Coming up on Christmas, these make great gifts. If you are walking to the post office to buy coins, there are a few things to keep in mind.
Take the advice of The Spruce’s James Bucki, who knows a thing or two about the inner workings of the coin market - you’re buying these because you like them, so be sure you do.
Pro: normally you’re buying something a lot more aesthetically pleasing.
Con: normally, you’re paying anywhere from 2x to 5x more.
The real hurdle to buying post office coins is the price. Be they Royal Canadian Mint, or from another mint, they are tremendously more expensive.
Not a fan of Sockeyed Salmon? Then don’t invest in coins engraved with salmon.
The same goes for any other collectable coin. If it commemorates something you wouldn’t think twice about, avoid it. If you buy coins from the post office, you’re buying collectible coins.
Bucki also advises educating yourself on the marketplace, and this is where the question of whether you should buy coins from the post office comes in.
The big factors include things like packaging. You are essentially paying for the gift box as much as the gift. The aesthetics is another. First, you have to factor in the cost of designing and producing these more expensive products. Second, limited edition sets are more expensive to produce, per coin.
Below are a few key reasons for why Canada Post so often charges at least double market price for silver and gold coinage. Keep Mr. Bucki’s advice in mind while running through these reasons. Perhaps they will convince you to invest at the Post. Probably, they won’t.
Rarity is a common factor in coin investment that will push price up because demand is greater. In some instances, rarity plays an important role in the pricing of Canada Post coins. Consider that the gold coin mentioned above (going for $2,888) is one of only 588 in existence.
This point does not hold weight (excuse the pun) for the silver coin, however, which is one of 5,500. It’s worth noting that these are one-of-a-kind designs for each year, thus contributing to the added price at sale.
The Canada Post purchases and curates coin manufacture with the Canadian Mint. That’s not a bad place to be as a coin dealer.
A strong and enduring professional relationship between these two institutions of government allows the Post to sell immaculately designed coins. The cost of the manufacture and numismatic value contribute another added cost at sale.
The Post is losing a fair bit of pre-existing revenue as the shipping market continues to evolve. A financial report covering 2011-2015 from Canada Post confirmed that profits were down in all key areas of mail distribution, except for segment parcels (the impact of e-commerce).
In conjunction with several other cost cutting endeavours, it’s clear the Post is looking to make as much money as they can from their merchandise – even if it means gouging the price of silver and gold coins.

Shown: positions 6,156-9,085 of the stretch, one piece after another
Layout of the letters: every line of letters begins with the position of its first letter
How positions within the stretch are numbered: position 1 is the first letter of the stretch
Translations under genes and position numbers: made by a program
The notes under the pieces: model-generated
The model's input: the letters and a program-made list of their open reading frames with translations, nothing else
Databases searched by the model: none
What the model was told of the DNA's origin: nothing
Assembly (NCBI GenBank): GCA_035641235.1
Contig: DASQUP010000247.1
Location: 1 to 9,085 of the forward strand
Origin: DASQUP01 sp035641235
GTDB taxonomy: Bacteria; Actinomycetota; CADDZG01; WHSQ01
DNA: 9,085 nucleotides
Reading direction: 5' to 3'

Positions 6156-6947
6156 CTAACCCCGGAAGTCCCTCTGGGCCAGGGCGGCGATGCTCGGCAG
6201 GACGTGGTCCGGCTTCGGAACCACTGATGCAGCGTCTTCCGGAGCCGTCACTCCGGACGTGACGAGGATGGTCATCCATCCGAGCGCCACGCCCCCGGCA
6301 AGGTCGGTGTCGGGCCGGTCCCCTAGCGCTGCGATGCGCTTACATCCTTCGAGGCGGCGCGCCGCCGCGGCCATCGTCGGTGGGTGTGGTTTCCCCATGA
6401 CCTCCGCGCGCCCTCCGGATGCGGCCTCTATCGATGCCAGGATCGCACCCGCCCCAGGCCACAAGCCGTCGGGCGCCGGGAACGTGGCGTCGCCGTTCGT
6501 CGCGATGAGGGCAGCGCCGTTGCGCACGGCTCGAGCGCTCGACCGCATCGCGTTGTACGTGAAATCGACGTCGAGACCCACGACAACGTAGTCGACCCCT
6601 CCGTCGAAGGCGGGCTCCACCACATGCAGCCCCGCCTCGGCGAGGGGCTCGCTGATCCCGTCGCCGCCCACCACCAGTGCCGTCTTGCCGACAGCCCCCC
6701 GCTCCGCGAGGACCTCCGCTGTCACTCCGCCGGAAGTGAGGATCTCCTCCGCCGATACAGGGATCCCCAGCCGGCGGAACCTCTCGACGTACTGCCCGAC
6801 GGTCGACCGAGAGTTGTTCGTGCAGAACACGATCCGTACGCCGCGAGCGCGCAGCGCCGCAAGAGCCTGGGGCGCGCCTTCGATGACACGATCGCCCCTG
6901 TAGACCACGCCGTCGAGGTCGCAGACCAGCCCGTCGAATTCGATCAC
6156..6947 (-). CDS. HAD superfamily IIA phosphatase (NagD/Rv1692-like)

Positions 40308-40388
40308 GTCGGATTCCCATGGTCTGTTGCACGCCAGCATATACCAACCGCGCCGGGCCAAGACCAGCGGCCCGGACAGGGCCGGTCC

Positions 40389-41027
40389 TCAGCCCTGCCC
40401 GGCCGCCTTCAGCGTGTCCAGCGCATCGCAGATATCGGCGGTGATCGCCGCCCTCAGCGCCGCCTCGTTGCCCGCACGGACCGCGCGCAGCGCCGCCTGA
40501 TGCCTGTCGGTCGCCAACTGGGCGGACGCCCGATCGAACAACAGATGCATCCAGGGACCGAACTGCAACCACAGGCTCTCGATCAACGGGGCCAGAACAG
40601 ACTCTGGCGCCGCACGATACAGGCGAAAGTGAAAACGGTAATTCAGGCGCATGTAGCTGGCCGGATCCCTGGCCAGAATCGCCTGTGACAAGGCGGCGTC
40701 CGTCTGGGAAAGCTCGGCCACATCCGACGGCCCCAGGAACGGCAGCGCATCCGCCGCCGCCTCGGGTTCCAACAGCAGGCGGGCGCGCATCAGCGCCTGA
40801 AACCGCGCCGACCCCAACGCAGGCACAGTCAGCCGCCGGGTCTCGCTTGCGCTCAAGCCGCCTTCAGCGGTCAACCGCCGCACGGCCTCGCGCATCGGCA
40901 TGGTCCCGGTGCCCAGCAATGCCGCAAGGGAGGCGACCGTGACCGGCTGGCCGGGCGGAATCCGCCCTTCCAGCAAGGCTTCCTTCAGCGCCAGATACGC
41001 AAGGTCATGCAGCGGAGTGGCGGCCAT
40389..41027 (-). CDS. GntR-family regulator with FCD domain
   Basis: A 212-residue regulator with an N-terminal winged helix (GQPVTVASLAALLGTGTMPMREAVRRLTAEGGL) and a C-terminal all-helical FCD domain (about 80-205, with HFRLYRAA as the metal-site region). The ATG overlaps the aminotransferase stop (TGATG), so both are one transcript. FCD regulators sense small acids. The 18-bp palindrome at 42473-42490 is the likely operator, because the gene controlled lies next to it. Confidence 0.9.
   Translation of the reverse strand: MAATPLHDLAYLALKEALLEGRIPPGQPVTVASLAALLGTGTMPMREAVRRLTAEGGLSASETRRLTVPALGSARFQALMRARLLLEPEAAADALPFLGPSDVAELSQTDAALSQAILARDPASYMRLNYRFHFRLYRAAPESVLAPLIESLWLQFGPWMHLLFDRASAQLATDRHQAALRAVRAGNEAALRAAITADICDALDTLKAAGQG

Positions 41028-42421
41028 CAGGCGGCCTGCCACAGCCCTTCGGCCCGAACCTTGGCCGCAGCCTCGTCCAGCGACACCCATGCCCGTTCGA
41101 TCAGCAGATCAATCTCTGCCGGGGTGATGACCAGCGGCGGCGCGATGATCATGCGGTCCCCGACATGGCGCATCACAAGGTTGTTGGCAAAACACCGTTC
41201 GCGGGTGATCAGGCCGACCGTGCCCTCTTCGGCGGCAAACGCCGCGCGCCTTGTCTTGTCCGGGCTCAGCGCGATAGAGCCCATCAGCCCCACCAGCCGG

If you want to pay less for post office coins, consider buying second-hand post-office coins such as from the Royal Canadian Mint. Beyond your local coin dealer, you might look online to eBay stores.
While you might not be getting the newest shiniest coins, you’re getting significantly higher value. Bullion is an alternative to buying coins from the post office. Contrary to what perpetual market bulls tell you, there are a lot of long-term bullion investors.
When Global Bullion looked into whether Royal Canadian Mint coins are a good investment, the key difference between investors and collectors came to motives. Investors are much more focused on the intrinsic value of their purchases. They want to buy gold and silver coins cheap.
For them, precious metals are in fact a safe haven for investment against inflation.
What kind of coins should I buy from the post office or elsewhere?
The main question you’ll face is what kind of coin to buy, and that involves research. If you don’t know of any alternatives to buy coins from the post office, you’re probably missing out on some great pieces. For that matter, you’ll be shocked to find the price difference between Canada Post coins and those sold by Canadian bullion dealers.
Here is a breakdown, starting with gold coins:
- Canada Post: A 0.9 oz. 99.99% Gold Coin for CAD $2,888.88. - Canada Online Dealer: A 1.0 oz. 99.99% Gold Coin for CAD $1684.95 at time of writing. More than a $1,200 difference. It’s strange since both the Canada Post and dealers sell tax free and Global Bullion often offers free shipping.
What about silver coins?
- Canada Post: A 0.75 oz. 99.99% Silver Coin, 99.99% for CAD $159.95. - Bullion Supplier: A 1.0 oz. 99.99% Silver Coin for CAD $24.30 at time of writing. That’s roughly $125 more or nearly 5 x as much... There is very little reason to buy coins from the Post Office if you’re not a fan of specially designed premium coinage. Recall Mr. Bucki’s advice and research gold and silver bullion dealers in Canada that keep their prices at or near the metal’s intrinsic value.